Of all the times I’ve seen U2 play live, I’ve never seen them even on the same engagement, let alone back-to-back nights. I’ve seen the band perform twice on the same tour during both Elevation and the 360 Tour, though those shows were separated by (respectively) five months and two years, so there was plenty of variation in the setlist and presentation.
In this case, however, I was seeing U2 perform on consecutive evenings. Back in December, I bought tickets to both shows due to rumours that U2 was booking two-night stands (or other even numbers like four-night stands, six-nighters, etc.) since they were going to live up to the “Innocence & Experience Tour” name by playing totally different shows on each night. Somewhere along the way, however, the band’s plan changed, reportedly since they didn’t want any ticket buyers to leave disappointed that they’d seen “the second-best show” of the duo. Instead, the I&E theme was compressed into a single setlist, with two separate 10-song collections reflecting both ideas.
IAt first I was worried that going on consecutive nights would somewhat dampen my enthusiasm for the second show, yet this was kind of silly in retrospect. How many umpteen times have I listened to, say, a U2 album on consecutive days in my life? I certainly wasn’t bored on that second listen, and I sure wasn’t bored here. If anything, I’d say the second show might’ve actually been the better of the two. It seemed musically tighter to me, though admittedly I was more focused on the music the second night since in the initial show, I was a) wowed by the video screen and the overall staging, and b) on edge thanks to the idiot that nearly spilled a beer on me just before showtime. This brain surgeon walks down my row and realizes that she’s in the row behind, so she decides the complicated move of ducking under the bar and climbing over a chair should be made EVEN MORE COMPLICATED by holding her beer at the same time. Naturally, it went everywhere; the poor woman next to me for a full beer shower, whereas I only had a soaked sleeve. Did the beer-spiller apologize? Nope, she just kept right on walking down the row towards her seat.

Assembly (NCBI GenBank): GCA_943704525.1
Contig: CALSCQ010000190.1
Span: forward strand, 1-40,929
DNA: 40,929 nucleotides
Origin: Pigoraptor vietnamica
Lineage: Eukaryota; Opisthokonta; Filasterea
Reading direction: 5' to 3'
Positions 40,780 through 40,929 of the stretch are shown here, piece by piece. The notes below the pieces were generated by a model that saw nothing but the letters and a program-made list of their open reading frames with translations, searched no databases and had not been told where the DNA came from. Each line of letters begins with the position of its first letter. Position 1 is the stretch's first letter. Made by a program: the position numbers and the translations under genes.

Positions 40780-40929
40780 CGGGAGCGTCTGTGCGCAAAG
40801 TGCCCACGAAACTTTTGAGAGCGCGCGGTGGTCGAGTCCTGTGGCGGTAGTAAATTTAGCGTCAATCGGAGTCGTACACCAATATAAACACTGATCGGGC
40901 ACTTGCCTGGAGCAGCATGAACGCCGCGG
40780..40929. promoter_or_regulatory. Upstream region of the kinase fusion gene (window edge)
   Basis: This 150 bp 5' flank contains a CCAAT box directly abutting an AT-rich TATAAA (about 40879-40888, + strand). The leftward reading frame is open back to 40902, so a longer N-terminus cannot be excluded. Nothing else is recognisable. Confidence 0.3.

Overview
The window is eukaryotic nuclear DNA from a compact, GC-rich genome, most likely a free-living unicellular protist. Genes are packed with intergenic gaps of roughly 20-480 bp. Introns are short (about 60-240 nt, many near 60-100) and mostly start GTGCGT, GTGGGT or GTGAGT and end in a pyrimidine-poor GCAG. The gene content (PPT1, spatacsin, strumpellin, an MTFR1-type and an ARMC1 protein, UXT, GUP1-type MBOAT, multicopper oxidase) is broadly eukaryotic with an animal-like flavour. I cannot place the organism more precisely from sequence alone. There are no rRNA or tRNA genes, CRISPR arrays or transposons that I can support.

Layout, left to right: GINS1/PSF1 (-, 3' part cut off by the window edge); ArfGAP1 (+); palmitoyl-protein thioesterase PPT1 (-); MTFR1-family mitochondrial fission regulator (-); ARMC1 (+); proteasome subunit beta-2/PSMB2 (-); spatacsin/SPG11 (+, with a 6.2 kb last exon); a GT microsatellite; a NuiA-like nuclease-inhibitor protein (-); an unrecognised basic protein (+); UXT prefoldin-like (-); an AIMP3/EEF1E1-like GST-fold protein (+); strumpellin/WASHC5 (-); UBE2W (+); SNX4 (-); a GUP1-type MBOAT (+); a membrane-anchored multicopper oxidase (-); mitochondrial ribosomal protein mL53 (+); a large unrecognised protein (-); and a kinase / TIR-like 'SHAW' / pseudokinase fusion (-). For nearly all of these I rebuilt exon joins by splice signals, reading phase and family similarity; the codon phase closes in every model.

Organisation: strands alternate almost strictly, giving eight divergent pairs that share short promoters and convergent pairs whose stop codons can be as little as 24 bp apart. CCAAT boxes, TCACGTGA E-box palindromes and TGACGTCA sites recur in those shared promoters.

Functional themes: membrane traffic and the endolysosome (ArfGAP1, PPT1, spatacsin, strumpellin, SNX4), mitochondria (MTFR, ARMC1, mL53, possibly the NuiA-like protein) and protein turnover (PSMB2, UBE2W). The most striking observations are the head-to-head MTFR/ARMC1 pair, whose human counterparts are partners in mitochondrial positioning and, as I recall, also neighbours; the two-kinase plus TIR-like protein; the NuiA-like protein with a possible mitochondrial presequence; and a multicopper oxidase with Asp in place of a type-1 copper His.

So yeah, perhaps I wasn’t quite in the proper mood to fully soak in the peace & togetherness vibe of the evening, but still, the first show was still excellent. I had pretty much an ideal seat, located in the upper tier of the arena with a full-on central view of the screen. I was actually right under where I sit for my rare occasions covering Leafs games at the ACC, so it was a familiar vantage point for me. On the second night I had a bit of an obstructed view in the upper tier…if the e-stage was at six o’clock, I was between six and seven. I didn’t mind, though, since I’d already seen the video effects the previous night. Lucky for me the situation wasn’t reversed, since kinda half-seeing the video might’ve spoiled things for a clearer view on the second night. Though, in that scenario, my sleeve would’ve been beer-free.